Human activities are rapidly changing our global environment and the long term impacts of climate change on our daily lives remain uncertain.
According to Professor David Bowman from the School for Environmental Research at CDU there is little doubt that humans will adapt.
“Sustained and well-funded scientific research is the key to surviving the huge uncertainties that remain about what these climate changes will mean for our daily life and long term future," said Professor Bowman.
Issues of science, survival and global environment are some of the subjects Professor Bowman will cover during the final lecture in the Charles Darwin University Public Lecture Series for 2006 on Tuesday 30 May.
Professor Bowman will present the lecture – Science, Survival and Economic Development – beginning 6pm at the Museum and Art Gallery of the Northern Territory.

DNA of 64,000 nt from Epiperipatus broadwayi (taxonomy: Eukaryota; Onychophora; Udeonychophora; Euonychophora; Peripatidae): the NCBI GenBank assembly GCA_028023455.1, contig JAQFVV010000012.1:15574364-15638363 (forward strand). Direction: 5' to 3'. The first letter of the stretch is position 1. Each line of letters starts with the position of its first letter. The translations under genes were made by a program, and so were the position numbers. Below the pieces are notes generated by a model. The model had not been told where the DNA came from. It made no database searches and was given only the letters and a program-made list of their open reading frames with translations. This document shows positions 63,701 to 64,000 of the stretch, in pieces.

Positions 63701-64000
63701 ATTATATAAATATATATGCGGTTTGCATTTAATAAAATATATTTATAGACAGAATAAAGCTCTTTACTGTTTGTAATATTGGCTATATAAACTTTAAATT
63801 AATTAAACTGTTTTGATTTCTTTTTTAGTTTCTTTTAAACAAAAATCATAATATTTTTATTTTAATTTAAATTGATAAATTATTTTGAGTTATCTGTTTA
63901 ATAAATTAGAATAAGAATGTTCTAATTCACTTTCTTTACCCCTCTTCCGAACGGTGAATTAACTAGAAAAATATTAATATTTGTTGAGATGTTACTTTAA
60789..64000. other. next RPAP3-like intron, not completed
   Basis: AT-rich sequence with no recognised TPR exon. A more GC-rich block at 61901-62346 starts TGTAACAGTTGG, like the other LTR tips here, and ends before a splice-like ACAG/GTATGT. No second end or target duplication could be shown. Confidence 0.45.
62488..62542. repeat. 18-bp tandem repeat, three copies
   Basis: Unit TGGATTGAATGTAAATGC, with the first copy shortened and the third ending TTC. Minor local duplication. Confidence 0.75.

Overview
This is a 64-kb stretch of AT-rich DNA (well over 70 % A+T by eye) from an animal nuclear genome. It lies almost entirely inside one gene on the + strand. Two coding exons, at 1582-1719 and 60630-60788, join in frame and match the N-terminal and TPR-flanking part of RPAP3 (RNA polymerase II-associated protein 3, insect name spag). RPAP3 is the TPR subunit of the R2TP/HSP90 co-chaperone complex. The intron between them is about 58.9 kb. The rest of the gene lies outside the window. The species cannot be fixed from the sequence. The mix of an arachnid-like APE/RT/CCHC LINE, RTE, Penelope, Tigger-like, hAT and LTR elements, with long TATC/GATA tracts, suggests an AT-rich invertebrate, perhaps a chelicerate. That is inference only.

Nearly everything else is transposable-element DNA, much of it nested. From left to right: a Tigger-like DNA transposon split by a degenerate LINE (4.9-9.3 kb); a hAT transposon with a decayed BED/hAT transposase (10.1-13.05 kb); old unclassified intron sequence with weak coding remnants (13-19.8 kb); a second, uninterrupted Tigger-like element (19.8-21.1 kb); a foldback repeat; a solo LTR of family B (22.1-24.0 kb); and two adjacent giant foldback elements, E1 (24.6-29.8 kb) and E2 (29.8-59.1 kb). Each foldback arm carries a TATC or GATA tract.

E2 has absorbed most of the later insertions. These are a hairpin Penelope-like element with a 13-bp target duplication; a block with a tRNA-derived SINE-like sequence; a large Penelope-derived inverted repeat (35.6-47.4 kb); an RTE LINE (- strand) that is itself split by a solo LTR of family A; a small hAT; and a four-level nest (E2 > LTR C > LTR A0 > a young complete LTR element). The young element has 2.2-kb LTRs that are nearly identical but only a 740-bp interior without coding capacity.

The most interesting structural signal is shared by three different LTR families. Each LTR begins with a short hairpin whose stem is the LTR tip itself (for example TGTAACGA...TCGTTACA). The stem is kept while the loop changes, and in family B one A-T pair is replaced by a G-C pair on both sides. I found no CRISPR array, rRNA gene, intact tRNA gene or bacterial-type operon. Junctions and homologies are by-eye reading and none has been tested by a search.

“We will see adaptive integrated research replace the ‘old’ triumphalist science that triggered the environmental change in the first place,” Professor Bowman said.
“It’s ironic that science is now struggling to be funded adequately when it is on the cusp of rebirth.”
Professor Bowman will be introduced by Julia Christensen, presenter of the ABC radio Breakfast program in Darwin.
The free Public Lecture will begin at 6pm on Tuesday 30 May in the theatre at the Museum and Art Gallery of the Northern Territory, Fannie Bay. Light refreshments will be served afterwards on the terrace and all are welcome to attend.
Media welcome to attend.
Christine Bond, Media Manager, 8946 6019, 0438 868 048